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Abstract: FR-PO480

The Green Menace: Biliary Peritonitis due to Acute Cholecystitis in Peritoneal Dialysis

Session Information

Category: Dialysis

  • 702 Dialysis: Home Dialysis and Peritoneal Dialysis

Authors

  • Yekula, Anuroop, Saint Vincent Hospital, Worcester, Massachusetts, United States
  • Soni, Aakriti, Saint Vincent Hospital, Worcester, Massachusetts, United States
  • Martin, Suzanne Gwen, Saint Vincent Hospital, Worcester, Massachusetts, United States

Group or Team Name

  • Pees in a pod.
Introduction

The incidence of acute cholecystitis is significantly higher in dialysis patients compared with the general population (5.8 vs 0.92 per 1000 patient-years). Gallbladder (GB) perforation is a life-threatening complication of acute cholecystitis with an incidence of 2-11%. The dialysate effluent in peritoneal dialysis (PD) is a window into the peritoneal cavity and can help identify this intra-abdominal pathology.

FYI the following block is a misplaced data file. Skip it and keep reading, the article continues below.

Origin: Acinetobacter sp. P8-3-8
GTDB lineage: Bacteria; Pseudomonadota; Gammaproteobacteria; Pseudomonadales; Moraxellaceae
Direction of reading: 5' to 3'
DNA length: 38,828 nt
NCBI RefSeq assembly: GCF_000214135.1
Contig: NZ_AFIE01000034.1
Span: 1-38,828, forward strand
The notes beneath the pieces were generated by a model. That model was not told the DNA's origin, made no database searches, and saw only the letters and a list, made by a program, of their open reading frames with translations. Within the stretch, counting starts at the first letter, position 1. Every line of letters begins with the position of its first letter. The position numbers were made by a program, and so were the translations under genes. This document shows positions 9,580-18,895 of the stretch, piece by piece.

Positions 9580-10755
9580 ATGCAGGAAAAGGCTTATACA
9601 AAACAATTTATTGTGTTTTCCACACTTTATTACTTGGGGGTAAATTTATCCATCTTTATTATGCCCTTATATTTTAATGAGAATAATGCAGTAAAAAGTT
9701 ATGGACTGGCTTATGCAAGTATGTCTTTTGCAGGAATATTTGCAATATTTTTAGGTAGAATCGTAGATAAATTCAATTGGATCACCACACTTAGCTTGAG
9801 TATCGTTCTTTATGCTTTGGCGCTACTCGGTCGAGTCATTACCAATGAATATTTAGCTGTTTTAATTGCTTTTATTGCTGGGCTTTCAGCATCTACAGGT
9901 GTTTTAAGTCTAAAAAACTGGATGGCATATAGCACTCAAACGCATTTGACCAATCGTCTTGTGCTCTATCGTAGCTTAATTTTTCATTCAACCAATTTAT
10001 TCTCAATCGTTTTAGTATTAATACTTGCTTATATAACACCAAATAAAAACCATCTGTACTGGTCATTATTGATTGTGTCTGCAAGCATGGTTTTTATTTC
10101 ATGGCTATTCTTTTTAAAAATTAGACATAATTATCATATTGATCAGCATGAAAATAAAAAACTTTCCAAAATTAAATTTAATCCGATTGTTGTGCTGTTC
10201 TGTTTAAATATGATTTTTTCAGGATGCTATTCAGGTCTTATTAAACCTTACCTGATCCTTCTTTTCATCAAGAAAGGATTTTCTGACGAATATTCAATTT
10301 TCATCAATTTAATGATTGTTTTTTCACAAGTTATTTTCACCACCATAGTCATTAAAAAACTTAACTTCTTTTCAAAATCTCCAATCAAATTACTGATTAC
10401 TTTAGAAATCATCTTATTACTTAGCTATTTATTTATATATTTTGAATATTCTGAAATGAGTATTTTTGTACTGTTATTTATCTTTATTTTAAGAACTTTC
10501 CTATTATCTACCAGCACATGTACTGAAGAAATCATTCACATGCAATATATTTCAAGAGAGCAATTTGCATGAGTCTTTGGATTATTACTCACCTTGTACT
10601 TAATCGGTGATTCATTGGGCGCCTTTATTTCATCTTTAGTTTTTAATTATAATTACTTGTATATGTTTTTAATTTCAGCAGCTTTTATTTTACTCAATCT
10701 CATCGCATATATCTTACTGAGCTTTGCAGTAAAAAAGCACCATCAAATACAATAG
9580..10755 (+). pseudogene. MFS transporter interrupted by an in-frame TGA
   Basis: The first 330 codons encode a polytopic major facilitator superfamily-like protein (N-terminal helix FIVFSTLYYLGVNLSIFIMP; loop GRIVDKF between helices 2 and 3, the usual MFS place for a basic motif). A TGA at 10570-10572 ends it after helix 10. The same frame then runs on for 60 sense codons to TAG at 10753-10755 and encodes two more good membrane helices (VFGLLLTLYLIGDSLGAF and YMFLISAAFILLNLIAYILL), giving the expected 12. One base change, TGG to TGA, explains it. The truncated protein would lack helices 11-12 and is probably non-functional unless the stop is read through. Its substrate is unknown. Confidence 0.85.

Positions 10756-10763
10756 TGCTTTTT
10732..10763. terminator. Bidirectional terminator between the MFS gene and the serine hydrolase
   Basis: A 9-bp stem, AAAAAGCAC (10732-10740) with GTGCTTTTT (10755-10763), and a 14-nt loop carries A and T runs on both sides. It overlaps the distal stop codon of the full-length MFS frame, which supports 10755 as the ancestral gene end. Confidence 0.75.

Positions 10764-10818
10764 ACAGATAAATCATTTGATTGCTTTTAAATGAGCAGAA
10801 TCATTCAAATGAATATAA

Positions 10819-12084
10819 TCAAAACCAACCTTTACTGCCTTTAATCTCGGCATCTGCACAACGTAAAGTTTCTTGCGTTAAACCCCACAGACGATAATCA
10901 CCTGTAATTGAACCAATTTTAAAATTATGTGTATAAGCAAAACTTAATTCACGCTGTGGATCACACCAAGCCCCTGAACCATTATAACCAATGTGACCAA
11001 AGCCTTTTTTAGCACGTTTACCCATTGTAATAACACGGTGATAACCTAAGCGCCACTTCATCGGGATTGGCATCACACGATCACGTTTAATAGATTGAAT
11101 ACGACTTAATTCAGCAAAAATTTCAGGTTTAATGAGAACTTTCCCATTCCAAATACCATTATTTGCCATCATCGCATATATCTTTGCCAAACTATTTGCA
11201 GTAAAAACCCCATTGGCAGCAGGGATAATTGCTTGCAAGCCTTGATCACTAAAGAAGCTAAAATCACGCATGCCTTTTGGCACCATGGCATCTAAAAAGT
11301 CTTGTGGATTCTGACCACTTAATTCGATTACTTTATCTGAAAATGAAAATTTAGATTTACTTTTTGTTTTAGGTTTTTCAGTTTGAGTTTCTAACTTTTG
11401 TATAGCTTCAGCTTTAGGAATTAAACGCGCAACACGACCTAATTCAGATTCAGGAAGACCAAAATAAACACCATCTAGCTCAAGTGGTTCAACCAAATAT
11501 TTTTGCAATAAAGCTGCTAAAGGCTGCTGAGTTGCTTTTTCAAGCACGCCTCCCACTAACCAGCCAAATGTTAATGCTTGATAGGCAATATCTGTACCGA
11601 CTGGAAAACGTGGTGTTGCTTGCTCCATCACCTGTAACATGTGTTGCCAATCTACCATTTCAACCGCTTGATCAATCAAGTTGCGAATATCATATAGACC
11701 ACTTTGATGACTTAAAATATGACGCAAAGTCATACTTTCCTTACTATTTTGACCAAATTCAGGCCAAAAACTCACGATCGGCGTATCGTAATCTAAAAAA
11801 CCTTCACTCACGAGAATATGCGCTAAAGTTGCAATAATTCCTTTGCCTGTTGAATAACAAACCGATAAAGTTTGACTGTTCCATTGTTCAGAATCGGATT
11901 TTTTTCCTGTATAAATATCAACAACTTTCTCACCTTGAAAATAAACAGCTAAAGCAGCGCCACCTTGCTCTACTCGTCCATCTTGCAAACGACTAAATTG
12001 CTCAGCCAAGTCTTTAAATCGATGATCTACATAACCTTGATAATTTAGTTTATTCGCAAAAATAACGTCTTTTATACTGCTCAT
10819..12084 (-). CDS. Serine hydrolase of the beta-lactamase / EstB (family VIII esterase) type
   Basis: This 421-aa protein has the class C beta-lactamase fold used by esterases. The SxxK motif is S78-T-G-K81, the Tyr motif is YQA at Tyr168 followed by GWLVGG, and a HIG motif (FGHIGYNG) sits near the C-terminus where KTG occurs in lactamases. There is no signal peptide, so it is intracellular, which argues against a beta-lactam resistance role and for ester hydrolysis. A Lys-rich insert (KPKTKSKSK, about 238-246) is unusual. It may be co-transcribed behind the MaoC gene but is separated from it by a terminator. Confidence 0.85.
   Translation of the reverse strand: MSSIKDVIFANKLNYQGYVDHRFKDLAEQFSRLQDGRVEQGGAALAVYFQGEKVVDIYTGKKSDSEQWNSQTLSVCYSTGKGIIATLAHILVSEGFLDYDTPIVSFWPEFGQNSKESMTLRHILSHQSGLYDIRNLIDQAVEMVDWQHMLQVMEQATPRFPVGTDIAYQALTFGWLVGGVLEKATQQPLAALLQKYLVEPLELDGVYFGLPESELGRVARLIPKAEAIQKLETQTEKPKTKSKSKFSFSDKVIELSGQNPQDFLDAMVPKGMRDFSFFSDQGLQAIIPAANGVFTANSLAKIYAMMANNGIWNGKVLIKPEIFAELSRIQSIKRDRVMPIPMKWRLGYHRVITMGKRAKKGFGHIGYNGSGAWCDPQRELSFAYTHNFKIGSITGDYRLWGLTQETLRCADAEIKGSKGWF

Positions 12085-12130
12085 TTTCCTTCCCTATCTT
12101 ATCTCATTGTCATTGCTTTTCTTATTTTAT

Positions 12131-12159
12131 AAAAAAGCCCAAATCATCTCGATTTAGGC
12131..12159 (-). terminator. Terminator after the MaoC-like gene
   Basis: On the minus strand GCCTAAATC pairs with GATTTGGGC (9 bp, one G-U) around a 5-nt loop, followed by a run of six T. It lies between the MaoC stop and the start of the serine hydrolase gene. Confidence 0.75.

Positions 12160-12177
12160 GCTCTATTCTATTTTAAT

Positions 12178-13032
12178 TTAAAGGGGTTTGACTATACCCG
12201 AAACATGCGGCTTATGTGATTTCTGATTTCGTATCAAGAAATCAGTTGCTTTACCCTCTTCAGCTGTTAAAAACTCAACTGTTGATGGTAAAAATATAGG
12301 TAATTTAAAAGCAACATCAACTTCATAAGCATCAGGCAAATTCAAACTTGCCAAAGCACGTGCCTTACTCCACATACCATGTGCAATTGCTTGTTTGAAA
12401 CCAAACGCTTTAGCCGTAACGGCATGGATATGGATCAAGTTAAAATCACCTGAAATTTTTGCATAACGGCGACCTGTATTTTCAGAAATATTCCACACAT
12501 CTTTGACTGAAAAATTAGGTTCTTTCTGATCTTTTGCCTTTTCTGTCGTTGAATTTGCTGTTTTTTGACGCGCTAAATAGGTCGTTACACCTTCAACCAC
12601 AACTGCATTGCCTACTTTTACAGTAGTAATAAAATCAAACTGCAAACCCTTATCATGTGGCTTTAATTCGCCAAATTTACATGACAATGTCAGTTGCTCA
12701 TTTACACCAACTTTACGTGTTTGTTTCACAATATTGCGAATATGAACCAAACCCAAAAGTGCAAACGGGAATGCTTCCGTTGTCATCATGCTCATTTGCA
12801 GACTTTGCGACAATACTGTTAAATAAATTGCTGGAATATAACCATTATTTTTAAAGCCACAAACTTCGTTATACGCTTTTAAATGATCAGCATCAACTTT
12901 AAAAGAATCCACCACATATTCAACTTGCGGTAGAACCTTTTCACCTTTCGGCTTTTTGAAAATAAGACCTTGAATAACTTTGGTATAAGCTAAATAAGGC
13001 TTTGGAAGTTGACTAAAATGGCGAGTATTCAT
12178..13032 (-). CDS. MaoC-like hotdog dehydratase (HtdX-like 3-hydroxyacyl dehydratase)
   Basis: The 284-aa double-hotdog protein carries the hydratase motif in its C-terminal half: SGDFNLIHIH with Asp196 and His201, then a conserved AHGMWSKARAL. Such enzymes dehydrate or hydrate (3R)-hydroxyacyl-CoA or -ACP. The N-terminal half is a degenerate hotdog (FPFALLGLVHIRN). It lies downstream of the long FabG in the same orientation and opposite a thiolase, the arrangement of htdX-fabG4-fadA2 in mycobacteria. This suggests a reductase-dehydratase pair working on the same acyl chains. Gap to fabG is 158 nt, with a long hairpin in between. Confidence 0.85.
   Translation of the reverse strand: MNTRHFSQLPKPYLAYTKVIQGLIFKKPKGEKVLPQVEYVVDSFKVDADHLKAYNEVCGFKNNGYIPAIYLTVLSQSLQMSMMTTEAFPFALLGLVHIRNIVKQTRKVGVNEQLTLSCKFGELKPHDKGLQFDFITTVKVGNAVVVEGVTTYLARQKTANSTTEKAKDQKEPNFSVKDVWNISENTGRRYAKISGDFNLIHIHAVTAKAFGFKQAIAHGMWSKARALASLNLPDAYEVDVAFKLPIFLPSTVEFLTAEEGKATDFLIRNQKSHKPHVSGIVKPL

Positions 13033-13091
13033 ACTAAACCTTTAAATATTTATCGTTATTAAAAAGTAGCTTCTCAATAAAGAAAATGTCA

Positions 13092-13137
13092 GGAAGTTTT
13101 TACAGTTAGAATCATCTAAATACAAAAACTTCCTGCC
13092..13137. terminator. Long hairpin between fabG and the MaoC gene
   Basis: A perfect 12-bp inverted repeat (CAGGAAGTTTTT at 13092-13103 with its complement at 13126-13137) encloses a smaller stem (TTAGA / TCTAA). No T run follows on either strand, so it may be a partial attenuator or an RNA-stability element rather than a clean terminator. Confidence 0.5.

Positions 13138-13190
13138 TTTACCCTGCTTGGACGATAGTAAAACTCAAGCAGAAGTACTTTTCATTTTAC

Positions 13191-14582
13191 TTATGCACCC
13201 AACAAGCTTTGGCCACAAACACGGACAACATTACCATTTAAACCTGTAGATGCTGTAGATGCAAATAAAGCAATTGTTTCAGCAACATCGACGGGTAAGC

Case Description

57M with ESRD on PD for over 10 years presented with diffuse abdominal pain. Peritoneal fluid analysis revealed straw-colored, hazy fluid with a WBC count of >6000 cells/mL with 70% PMNs. CT abdomen showed a mildly distended gallbladder containing gallstones but no evidence of cholecystitis. There was a mild dilation of the common bile duct (8mm). PD fluid cultures grew Staphylococcus epidermidis, and the patient was treated with intraperitoneal (IP) vancomycin for 2 weeks with symptom improvement.

Five days after discharge, he developed worsening right upper quadrant pain and green dialysate. Peritoneal fluid analysis showed greenish-amber fluid with a WBC count of 1500 cells/mL with 86% PMNs. PD fluid culture was negative. Repeat CT abdomen showed a markedly distended and thickened GB with cholelithiasis. Ultrasound was concerning for acute cholecystitis, which was confirmed by a HIDA scan, and he was started on IV piperacillin-tazobactam and IP vancomycin. As the patient was at high risk for surgery, a cholecystostomy tube was placed to decompress the gallbladder. PD was held initially and successfully resumed as his symptoms improved. The dialysate fluid cleared within 24 hours.

Discussion

Green dialysate is a sign of biliary leak into the peritoneal cavity and reflects an abdominal catastrophe. Appropriate and timely surgical intervention should be employed to ensure definitive therapy and prevent morbidity and mortality. Most reported cases were treated with cholecystectomy with PD catheter removal and transition to hemodialysis. This transition is usually temporary, and patients can resume PD after healing from surgery. In our case, the patient was able to continue PD successfully, as he did not undergo cholecystectomy.